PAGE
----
Tiffon Chateau de Triac Reserve de la Famille Cognac
Groeigebied (Cru) & bodem: Fins Bois
Tradition and Time: a Family Reserve from Tiffon
Grown, distilled and aged on the Tiffon family estate, this exquisite Cognac comes from the vineyards around the Château de Triac and has been aged for around 50 to 60 years. Only grapes from the Fins Bois growing region are used for the Château de Triac Reserve de la Famille Cognac, and the eaux-de-vie have been aged in casks made of fine-grained oak from the Forest of Tronçais in central France.
The magnificent Château de Triac, located just 3 miles east of the town of Jarnac, has been home to the Tiffon family since 1875. The estate encompasses 40 hectares of Grande Champagne and Fins Bois vines, all overseen by Cellar Master Richard Braastad. The Braastad name first entered the business of making Cognac when a Norwegian named Sverre Braastad married into the Tiffon family; ever since, this Nordic connection has won Braastad’s Cognacs a solid fanbase in Norway - and beyond. Known for their devotion to traditional Cognac-producing methods, the family still carry out whole process on their modestly-sized estate, same as they did in the 19th Century.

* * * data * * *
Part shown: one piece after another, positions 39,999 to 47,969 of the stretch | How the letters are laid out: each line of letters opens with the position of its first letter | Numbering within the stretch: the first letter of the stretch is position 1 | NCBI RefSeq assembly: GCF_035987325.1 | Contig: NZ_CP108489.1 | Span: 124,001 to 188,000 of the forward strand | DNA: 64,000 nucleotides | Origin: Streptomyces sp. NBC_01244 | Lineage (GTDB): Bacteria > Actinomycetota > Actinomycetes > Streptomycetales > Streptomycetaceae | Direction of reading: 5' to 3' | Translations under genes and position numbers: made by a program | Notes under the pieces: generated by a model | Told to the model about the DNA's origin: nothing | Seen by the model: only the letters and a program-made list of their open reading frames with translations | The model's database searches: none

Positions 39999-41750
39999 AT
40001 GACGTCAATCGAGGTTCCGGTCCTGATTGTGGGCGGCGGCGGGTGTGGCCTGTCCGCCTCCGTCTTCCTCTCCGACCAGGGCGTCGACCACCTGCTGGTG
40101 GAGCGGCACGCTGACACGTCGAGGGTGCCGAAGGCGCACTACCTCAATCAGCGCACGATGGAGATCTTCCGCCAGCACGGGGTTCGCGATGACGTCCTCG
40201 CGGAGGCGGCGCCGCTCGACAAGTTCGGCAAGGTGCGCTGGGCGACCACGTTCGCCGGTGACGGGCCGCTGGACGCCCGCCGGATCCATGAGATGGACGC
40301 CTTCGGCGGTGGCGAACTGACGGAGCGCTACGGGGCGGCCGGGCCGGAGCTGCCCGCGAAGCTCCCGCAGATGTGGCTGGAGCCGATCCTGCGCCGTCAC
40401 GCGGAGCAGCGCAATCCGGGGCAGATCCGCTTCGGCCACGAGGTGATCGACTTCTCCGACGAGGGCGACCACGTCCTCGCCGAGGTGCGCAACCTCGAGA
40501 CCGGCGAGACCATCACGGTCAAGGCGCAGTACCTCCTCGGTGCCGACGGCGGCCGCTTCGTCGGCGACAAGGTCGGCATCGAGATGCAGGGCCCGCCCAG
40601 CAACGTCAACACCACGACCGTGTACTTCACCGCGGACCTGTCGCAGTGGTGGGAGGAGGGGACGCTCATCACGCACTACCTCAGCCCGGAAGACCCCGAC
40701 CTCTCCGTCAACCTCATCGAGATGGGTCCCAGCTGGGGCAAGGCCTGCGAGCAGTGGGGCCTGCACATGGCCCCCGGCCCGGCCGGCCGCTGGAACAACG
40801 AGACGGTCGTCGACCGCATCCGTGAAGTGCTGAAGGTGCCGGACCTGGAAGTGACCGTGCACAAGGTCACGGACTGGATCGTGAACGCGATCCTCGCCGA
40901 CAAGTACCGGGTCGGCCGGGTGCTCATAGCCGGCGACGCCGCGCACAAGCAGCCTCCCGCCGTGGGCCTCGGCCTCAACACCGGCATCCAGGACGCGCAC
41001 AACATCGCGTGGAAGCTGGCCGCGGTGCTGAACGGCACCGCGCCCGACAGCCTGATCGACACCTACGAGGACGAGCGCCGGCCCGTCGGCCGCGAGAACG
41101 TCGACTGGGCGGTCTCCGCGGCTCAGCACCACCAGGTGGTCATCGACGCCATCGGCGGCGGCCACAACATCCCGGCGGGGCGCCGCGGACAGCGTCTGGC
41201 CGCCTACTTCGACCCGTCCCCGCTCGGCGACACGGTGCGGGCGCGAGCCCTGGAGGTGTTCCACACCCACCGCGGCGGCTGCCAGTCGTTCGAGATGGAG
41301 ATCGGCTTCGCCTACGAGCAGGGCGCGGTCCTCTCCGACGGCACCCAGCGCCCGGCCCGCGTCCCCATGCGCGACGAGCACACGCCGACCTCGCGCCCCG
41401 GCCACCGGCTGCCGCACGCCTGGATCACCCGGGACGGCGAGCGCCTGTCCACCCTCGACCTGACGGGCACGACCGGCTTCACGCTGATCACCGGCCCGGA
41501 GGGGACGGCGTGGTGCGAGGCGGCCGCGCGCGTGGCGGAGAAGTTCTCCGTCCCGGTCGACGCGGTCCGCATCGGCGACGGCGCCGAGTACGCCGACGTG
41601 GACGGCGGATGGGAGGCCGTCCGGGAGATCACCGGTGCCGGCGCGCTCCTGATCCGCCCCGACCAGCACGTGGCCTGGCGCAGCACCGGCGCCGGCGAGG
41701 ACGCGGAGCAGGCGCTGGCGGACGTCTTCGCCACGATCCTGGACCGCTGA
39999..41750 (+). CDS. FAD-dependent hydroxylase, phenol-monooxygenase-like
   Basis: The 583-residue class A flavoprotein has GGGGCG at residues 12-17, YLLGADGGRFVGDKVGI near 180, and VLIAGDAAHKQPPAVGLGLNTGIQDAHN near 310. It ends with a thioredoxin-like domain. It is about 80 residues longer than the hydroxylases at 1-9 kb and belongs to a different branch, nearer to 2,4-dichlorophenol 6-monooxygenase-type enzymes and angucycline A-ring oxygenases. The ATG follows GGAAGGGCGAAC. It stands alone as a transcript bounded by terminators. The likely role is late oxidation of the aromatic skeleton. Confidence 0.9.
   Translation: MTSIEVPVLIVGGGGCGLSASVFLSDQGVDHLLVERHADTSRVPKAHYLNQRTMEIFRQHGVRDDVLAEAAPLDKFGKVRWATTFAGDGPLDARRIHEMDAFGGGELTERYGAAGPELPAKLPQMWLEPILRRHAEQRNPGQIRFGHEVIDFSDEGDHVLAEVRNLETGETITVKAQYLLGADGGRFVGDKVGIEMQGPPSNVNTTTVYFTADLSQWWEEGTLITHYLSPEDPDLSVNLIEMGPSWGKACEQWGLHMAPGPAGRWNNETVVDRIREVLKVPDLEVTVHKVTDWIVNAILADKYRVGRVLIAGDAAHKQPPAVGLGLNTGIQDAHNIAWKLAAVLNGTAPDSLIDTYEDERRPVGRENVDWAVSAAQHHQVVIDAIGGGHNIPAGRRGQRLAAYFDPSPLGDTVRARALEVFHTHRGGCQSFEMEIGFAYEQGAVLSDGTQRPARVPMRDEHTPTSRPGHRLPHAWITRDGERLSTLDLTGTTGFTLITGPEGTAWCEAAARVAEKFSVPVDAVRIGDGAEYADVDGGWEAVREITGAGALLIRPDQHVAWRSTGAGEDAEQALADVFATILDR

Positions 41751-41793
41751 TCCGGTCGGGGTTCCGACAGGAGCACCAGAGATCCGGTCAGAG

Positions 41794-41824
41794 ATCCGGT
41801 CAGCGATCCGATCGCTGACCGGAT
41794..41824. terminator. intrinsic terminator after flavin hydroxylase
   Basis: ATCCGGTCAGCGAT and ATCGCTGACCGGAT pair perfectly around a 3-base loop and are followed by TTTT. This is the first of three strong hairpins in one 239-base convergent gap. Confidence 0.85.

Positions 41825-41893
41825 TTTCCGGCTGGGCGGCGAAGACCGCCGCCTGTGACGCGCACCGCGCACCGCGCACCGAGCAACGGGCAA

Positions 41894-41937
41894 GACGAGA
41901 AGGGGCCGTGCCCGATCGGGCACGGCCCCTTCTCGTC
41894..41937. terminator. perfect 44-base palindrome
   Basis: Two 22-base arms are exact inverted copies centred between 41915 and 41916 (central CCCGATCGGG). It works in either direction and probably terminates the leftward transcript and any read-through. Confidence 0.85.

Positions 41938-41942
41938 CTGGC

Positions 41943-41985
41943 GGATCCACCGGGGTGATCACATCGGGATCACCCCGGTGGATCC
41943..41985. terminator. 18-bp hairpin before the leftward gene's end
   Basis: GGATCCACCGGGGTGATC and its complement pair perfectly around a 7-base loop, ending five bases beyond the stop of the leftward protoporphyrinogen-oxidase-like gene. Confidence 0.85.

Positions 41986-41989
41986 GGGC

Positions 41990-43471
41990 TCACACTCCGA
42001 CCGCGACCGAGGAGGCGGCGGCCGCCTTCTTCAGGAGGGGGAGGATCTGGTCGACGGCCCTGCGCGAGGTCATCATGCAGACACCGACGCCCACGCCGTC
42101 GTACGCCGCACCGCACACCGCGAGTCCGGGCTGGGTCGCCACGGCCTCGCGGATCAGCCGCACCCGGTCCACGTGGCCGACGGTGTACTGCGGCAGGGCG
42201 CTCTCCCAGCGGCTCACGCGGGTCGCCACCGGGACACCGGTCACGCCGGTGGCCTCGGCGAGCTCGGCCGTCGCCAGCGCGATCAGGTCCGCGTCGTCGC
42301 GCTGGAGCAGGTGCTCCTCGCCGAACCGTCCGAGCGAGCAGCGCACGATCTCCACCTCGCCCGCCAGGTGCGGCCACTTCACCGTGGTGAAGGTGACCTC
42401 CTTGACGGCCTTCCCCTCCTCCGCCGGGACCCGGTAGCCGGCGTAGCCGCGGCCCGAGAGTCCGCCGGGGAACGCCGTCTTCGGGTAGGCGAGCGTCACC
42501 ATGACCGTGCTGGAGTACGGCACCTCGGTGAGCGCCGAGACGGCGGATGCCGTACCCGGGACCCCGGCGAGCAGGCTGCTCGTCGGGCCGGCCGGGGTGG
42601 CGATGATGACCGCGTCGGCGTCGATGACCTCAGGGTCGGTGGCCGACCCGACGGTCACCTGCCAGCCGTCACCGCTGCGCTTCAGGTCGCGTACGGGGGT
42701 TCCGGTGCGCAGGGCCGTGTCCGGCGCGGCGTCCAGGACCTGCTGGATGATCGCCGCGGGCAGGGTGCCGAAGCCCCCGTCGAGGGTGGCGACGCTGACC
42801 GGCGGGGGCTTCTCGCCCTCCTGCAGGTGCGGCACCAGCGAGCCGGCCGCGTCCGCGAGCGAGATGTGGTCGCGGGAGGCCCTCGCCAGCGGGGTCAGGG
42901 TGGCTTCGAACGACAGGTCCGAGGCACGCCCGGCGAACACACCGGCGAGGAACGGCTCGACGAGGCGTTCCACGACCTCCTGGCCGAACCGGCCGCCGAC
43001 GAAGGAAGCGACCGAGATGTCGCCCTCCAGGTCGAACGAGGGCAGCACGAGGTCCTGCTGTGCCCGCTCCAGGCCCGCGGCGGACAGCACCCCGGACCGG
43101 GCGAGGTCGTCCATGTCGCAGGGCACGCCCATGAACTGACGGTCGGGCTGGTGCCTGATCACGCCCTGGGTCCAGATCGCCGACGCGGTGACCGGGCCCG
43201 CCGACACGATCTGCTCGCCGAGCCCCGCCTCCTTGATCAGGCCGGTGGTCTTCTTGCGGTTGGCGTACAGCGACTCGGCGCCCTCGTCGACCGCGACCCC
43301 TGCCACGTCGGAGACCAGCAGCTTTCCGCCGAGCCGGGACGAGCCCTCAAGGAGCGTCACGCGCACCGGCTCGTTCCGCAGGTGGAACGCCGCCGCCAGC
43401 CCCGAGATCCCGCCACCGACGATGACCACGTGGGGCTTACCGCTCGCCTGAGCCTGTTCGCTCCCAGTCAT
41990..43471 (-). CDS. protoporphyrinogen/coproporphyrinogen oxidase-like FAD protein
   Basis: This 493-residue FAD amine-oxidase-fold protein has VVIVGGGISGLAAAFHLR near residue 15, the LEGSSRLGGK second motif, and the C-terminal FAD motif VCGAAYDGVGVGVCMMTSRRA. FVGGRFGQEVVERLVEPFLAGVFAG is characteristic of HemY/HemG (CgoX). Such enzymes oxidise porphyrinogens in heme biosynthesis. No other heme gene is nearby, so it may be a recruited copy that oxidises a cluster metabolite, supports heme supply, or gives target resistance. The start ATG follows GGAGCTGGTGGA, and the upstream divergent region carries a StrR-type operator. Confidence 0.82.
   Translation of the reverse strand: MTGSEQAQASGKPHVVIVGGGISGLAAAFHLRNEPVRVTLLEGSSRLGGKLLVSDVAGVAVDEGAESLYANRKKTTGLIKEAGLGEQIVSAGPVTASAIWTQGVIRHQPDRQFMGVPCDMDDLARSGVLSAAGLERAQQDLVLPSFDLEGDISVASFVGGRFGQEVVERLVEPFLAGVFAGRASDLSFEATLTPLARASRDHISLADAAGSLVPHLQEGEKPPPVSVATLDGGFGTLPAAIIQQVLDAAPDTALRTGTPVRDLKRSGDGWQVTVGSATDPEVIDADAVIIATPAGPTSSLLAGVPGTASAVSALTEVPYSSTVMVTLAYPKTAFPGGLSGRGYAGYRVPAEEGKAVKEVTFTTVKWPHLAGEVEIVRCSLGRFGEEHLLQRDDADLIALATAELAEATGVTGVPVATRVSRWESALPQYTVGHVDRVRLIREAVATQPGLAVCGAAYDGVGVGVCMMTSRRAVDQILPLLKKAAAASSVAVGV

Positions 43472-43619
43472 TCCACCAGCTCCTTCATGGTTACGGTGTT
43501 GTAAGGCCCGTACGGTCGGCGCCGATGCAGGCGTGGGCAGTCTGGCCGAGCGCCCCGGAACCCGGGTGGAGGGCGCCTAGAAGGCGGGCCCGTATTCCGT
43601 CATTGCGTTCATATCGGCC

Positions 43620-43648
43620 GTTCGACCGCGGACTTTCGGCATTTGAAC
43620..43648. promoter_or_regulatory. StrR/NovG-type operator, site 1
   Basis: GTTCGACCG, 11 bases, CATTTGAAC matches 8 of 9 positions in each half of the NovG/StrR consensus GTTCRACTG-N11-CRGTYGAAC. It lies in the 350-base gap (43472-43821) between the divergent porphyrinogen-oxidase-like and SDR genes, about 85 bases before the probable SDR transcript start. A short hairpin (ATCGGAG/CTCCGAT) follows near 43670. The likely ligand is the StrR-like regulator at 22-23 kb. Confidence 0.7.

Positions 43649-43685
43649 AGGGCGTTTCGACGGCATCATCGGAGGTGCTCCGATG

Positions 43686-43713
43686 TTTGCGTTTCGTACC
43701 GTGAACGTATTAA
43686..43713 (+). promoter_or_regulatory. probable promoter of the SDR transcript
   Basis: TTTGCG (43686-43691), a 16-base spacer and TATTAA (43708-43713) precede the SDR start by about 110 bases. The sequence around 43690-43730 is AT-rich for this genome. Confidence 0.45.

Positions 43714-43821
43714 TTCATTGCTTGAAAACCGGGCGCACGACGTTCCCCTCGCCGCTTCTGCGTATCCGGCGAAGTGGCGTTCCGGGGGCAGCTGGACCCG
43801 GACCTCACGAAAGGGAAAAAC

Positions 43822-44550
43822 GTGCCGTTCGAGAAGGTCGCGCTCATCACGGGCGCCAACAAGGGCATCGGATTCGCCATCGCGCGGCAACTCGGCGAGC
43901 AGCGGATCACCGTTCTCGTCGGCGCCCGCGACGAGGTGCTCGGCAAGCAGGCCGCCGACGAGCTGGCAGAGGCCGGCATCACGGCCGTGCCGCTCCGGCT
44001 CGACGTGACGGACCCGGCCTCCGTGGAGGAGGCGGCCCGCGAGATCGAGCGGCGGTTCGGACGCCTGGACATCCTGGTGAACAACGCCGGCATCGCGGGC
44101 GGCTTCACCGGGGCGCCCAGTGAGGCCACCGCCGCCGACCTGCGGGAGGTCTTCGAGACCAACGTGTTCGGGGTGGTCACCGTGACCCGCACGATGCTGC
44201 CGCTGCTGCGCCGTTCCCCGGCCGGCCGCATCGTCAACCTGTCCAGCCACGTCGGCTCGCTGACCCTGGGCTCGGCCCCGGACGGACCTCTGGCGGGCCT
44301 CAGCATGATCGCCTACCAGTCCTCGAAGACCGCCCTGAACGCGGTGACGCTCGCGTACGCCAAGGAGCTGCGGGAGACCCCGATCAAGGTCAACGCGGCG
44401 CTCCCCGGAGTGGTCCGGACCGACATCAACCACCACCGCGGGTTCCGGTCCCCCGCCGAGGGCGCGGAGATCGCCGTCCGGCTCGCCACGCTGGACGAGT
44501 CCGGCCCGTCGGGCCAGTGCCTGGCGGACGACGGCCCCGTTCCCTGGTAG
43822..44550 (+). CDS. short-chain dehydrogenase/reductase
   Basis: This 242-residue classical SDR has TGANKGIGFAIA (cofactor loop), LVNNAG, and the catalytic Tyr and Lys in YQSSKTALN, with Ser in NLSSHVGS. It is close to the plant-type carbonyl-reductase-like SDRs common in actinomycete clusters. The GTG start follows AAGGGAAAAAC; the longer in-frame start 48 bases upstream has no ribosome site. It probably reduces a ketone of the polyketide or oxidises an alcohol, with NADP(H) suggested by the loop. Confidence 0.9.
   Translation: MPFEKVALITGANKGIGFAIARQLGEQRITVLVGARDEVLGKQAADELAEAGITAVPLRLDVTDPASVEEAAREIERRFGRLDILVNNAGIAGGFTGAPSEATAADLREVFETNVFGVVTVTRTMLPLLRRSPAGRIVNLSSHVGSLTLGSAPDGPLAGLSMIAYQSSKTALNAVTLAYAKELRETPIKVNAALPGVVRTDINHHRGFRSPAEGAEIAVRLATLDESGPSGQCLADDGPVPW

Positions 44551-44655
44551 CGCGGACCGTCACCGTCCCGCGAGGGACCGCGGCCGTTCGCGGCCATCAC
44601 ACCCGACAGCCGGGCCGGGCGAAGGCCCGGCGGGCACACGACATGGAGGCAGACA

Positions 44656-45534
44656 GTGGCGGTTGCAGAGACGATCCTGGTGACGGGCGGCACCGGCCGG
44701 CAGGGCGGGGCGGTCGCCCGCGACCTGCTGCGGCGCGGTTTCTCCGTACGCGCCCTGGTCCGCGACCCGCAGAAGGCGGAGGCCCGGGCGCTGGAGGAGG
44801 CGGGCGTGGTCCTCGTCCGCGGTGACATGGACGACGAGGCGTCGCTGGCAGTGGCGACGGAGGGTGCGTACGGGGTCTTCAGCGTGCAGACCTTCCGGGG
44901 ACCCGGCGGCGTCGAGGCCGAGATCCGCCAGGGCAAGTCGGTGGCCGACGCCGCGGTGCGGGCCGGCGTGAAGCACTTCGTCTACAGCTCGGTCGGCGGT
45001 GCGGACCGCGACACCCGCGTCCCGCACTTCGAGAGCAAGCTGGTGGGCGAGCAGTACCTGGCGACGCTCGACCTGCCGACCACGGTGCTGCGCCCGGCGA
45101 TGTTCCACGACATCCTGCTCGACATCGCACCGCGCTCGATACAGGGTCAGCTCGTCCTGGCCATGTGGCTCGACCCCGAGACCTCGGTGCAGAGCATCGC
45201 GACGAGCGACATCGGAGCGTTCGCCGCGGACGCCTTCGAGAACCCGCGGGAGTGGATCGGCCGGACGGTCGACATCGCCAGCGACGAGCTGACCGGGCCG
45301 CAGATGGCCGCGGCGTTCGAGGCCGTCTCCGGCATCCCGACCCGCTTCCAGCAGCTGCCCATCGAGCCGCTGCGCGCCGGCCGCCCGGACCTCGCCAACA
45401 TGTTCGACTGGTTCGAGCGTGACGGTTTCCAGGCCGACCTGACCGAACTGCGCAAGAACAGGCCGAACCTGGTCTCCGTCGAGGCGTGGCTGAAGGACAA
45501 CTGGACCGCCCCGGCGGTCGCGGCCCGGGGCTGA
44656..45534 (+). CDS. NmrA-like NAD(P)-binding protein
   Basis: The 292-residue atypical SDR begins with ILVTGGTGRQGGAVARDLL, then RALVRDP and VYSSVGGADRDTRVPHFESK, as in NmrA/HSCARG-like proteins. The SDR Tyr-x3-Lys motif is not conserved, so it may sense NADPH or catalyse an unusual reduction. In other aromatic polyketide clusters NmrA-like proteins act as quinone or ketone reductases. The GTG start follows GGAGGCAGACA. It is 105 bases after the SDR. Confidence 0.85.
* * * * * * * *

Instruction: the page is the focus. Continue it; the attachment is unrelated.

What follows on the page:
Presentation of the Bottle
The Château de Triac Reserve de la Famille Cognac features a classic, tall bottle with a squared-off neck, a deep punt and a wooden cork. An elegant presentation box, featuring an illustration of the family home, completes the package.
How to Enjoy Chateau de Triac Reserve de la Famille Cognac
The leather and walnut aromas of this fine aged Cognac are perfectly complemented by a cigar. For non-smokers, simply savor this on its own in a tulip glass, or pair with a lavish platter of cheese and fruits after dinner. Best enjoyed at room temperature.
Over Tiffon Cognac
With strong ties to the Scandinavian country of Norway, the history of Cognac Tiffon dates back to 1875. Tiffon is to this day a family run business, and is based at the beautiful family home, the Chateau de Triac, just 5 kms from the town of Jarnac. The Chateau itself has a battle-scarred and convoluted history, dating back to the 11th century, which includes being razed to the ground by fires and completely demolished during the Hundred Years’ War. Today, the family grows 40 hectares of Grande Champagne and Fins Bois vines, overseen by cellar master Richard Braastad, who comes from an old cognac producers’ family.
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